How does Early Intervention work?

The purpose of Early Intervention is to identify and provide children with special needs a supportive environment that fosters a whole set of personal strengths and developmental skills that prepare them for adulthood. Effective EI works to prevent problems from occurring or to tackle them head-on when they do and before they get worse. It also helps families develop strategies that will keep their child from falling behind in development, or from ever reaching a developmental plateau, by identifying and supporting the natural learning opportunities that occur throughout a child’s life.

Each child’s early intervention experience is unique, reflecting the way that each individual learns and responds to the world around him or her. During early intervention, families and professionals work together to determine what areas of development need the most attention based on assessments of the child. These areas of focus are recorded in a written document called an Individual Family Service Plan (IFSP).

In addition, there is often a need to address the underlying factors that may be contributing to a child’s delay or disability. This is known as the family-directed approach and it involves working closely with the family to address family patterns of interaction that may not support positive child development.

As services move up the developmental scale from universal to targeted selective and then to targeted indicated, they become more intensive and are offered to a smaller group of families. This is because the earlier a delay is identified, the more opportunity there is to intervene and make changes in a child’s future trajectory.

Early intervention is provided for free to families by federal and state funding and through private insurance. Each state has a set of laws that govern how early intervention is provided, so the process can vary somewhat from one to another. For more information about how the program works in your area, contact your county mental health/intellectual disabilities program or Department of Education and ask to be referred to your local early intervention program. This Practice Portal page summarizes the overall early intervention process, but please refer to your state’s regulations for additional guidance.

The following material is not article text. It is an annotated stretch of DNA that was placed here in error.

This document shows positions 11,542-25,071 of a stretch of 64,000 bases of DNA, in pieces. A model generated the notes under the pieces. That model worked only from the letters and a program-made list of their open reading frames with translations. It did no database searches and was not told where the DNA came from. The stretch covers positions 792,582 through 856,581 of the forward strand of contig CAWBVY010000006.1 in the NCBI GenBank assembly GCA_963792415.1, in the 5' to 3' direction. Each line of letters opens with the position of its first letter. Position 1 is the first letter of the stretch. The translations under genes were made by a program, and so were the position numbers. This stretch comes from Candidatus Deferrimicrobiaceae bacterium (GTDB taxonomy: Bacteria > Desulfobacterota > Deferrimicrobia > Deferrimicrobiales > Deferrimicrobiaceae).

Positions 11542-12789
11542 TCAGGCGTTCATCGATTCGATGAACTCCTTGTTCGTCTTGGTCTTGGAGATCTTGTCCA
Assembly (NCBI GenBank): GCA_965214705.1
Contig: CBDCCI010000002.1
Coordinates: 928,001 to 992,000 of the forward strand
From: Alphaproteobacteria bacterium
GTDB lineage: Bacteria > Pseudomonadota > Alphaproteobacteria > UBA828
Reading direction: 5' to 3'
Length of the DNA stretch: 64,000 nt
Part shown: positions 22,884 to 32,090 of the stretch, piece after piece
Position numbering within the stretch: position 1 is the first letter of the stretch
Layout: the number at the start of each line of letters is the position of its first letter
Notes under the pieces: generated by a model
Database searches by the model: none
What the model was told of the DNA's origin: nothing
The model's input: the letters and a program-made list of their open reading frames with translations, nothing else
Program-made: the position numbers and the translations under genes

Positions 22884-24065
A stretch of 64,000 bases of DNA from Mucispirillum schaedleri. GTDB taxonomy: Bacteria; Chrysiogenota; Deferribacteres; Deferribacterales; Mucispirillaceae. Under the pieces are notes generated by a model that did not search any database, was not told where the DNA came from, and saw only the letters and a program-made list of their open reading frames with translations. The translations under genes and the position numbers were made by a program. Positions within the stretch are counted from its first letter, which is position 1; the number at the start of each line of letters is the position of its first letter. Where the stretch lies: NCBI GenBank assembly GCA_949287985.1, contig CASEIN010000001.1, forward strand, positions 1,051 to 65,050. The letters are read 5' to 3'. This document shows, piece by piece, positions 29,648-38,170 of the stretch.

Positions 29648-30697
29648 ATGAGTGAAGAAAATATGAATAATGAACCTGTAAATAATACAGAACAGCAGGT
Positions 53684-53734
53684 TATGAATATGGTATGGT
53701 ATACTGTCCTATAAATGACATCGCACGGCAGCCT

What are the goals of Early Intervention?

Ultimately, the goal of Early Intervention is to help children develop and learn the skills they need to live in their community, and participate fully with their family. This is accomplished through providing high quality services that are family centered, culturally responsive, and grounded in developmental science.

Early Intervention focuses on helping children who have developmental delays or disabilities by building upon the everyday activities that families do together every day to meet their child’s needs and encourage their growth. This includes playing, bathing, eating, dressing and learning to use communication strategies. Children who have disabilities or developmental delays are often at a greater risk for negative outcomes. Effective early intervention helps prevent problems from developing, or minimizes their negative effects.

Research shows that providing early intervention supports and services improves a child’s ability to learn, reduces the need for more specialized support later in life, and leads to better opportunities to participate in daily living activities. It also helps children build a full set of personal strengths that prepare them for life.

Children benefit most when they can learn and grow in natural environments, such as their homes and communities, and the places where they go to school and play. Inclusion of all children with disabilities and developmental delays is most successful when the approach to service delivery is family centered, grounded in developmental science, and reflects the unique needs and strengths of each individual child and family.

In addition, children and their families need the support and guidance of knowledgeable professionals who are familiar with the complexities of disabilities and development, as well as the current practices and services available to them. This is why it is important to have a “team approach” that involves parents and other family members, teachers and therapists, and a service coordinator who will work with your family to understand your child’s progress and goals and develop a plan of action.

When you are ready to start your child’s journey through Early Intervention, the first step is to talk to your child’s health care provider or call your local program office and ask for a referral. A service coordinator will then evaluate your child’s skills to determine if they are eligible for services. If they are, an Early Intervention team will be assigned to your child and you will begin working together to help them learn and grow.